Country Inn makes a partial tax payment
The Country Inn has filed the tax forms for hotel-motel taxes owed the Town of Bath since October and made a partial payment for two of those months, Police Chief Craig Pearrell told the Bath Town Council on May 15.
The council had asked Pearrell to investigate the overdue taxes at their May 1 meeting. At that time, council also instructed Attorney Richard Gay to prepare an injunction against the Inn.
Because of the partial payment of back taxes and on the advice of Gay, the council decided not to file the injunction at this time.
“His advice to us as a group was to not file it yet because we had received two payments and to see where this goes,” Mayor Susan Webster said.
Pearrell said he met with Nancy Sostaric, the Inn’s owner, and worked out a plan where back taxes since October would be paid by the second week of July.
Responding to a question from Barbara Wolfe, a member of Travel Berkeley Springs, Pearrell said the Inn paid $1001 for the month of January 2012 and $1370 for March 2012.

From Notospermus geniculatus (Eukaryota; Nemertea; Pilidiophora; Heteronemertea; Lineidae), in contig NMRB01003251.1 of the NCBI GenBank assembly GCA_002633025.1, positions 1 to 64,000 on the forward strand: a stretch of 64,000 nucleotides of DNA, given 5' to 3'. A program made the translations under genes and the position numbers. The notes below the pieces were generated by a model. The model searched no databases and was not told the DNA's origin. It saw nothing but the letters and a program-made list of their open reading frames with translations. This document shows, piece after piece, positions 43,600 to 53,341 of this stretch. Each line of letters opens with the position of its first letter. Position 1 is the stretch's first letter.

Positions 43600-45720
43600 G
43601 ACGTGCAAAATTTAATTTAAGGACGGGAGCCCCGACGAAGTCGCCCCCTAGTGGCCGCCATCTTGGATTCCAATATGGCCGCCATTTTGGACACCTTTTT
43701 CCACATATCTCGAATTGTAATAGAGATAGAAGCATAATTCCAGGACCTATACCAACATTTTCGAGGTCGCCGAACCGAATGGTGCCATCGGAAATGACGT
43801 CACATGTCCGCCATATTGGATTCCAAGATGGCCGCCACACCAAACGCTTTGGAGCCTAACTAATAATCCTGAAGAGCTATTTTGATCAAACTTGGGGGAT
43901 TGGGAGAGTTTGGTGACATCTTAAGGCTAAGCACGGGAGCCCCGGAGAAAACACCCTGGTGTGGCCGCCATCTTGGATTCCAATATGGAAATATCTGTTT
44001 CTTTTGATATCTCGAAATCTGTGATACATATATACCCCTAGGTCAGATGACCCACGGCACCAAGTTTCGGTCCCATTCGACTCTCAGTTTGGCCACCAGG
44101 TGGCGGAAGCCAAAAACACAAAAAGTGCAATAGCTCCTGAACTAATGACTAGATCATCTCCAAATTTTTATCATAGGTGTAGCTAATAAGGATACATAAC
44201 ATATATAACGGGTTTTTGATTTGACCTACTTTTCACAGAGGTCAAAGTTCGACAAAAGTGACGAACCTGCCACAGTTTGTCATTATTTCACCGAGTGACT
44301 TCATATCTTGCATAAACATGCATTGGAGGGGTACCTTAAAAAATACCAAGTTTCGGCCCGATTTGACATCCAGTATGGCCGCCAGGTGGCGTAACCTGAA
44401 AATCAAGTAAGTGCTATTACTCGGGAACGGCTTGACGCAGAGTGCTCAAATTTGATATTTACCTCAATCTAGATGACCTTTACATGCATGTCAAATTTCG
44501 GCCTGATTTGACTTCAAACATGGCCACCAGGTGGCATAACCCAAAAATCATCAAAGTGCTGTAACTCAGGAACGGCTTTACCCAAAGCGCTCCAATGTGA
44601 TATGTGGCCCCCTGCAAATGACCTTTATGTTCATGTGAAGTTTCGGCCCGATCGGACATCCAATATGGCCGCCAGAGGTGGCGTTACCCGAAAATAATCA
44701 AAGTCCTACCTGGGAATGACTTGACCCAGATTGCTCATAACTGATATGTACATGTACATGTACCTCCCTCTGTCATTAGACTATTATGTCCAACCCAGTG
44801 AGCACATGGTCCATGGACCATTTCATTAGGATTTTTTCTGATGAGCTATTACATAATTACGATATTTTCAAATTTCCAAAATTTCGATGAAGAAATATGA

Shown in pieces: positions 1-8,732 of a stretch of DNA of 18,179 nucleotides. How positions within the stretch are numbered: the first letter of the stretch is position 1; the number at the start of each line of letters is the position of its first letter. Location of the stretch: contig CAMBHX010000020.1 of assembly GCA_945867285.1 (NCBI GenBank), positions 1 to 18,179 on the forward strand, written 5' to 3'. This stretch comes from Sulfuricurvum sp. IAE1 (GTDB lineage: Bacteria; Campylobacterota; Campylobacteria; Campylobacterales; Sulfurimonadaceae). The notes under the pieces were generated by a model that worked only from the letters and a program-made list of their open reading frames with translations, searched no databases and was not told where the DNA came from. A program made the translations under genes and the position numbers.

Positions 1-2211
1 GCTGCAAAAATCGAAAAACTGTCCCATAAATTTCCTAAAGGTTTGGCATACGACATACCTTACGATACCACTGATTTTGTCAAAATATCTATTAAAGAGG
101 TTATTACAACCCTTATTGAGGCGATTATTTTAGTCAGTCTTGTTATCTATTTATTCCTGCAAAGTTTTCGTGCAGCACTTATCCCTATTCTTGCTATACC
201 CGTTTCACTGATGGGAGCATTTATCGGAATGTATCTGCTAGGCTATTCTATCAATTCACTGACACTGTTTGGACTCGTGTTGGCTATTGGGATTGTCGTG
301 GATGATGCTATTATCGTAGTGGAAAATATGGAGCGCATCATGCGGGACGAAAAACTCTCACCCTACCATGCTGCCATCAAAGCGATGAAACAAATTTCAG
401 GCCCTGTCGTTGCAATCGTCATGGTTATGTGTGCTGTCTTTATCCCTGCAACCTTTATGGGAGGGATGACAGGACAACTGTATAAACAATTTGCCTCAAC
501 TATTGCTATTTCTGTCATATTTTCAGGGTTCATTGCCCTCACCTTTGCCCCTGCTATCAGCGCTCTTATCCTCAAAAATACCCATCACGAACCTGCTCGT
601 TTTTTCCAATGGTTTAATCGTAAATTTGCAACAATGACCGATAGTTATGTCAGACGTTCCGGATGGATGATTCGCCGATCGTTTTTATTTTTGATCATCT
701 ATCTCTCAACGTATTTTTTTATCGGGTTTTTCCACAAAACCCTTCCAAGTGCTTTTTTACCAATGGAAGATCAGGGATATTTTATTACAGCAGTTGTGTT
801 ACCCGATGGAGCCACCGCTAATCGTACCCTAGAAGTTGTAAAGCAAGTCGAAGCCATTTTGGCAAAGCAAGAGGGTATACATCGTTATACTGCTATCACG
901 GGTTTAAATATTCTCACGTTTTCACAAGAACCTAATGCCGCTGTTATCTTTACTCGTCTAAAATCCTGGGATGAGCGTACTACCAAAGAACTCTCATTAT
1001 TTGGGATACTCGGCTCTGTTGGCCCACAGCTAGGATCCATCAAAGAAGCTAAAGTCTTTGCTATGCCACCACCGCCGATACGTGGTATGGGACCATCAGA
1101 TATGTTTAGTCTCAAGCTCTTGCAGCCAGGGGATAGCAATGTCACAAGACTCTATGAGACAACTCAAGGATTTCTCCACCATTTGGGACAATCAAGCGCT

More taxes & fees owed
The Country Inn still owes garbage collection and street fees for that period as well as $35,500 in back hotel-motel taxes, garbage collection and street fees from a court-ordered judgment last October.
Councilman Andy Swaim, who chairs the Town Finance Committee, asked about collecting the other fees owed the town since October.
Webster said they can use Magistrate Court to collect the outstanding garbage and street fees.
Pearrell said a meeting is scheduled later this month between Gay and the Inn’s attorneys to discuss the court judgment.
Janice McQuan, an employee at the Inn, told council that she has not received her paycheck and was told by Sostaric that she didn’t have the money.
McQuan said Sostaric told her, “She’ll pay me when she gets ready to pay me.”
Wolfe pressed the issue of back hotel-motel taxes owed the town, of which Travel Berkeley Springs gets half.
“You have got to do something other than collect $2,300 on a $30,000 bill,” Wolfe said.
“You can either collect nothing or you can collect something,” Webster said. “I know this makes you so unhappy, but it is the way it is and our legal advice is to hold on the injunction.”
“Because she paid $2,300?” Wolfe responded.
Swaim reminded Wolfe the injunction can be filed at any time.
“My attitude is simple. If the money stops coming into me and these months aren’t paid, which I expressed to the owners of The Country Inn, I file the injunction and criminal charges and shut the doors,” Pearrell said.
Webster said to Wolfe, “It’s beyond the money at this point. It’s the drama and the gnashing of teeth and pulling of hair. That’s what it is about at this point.”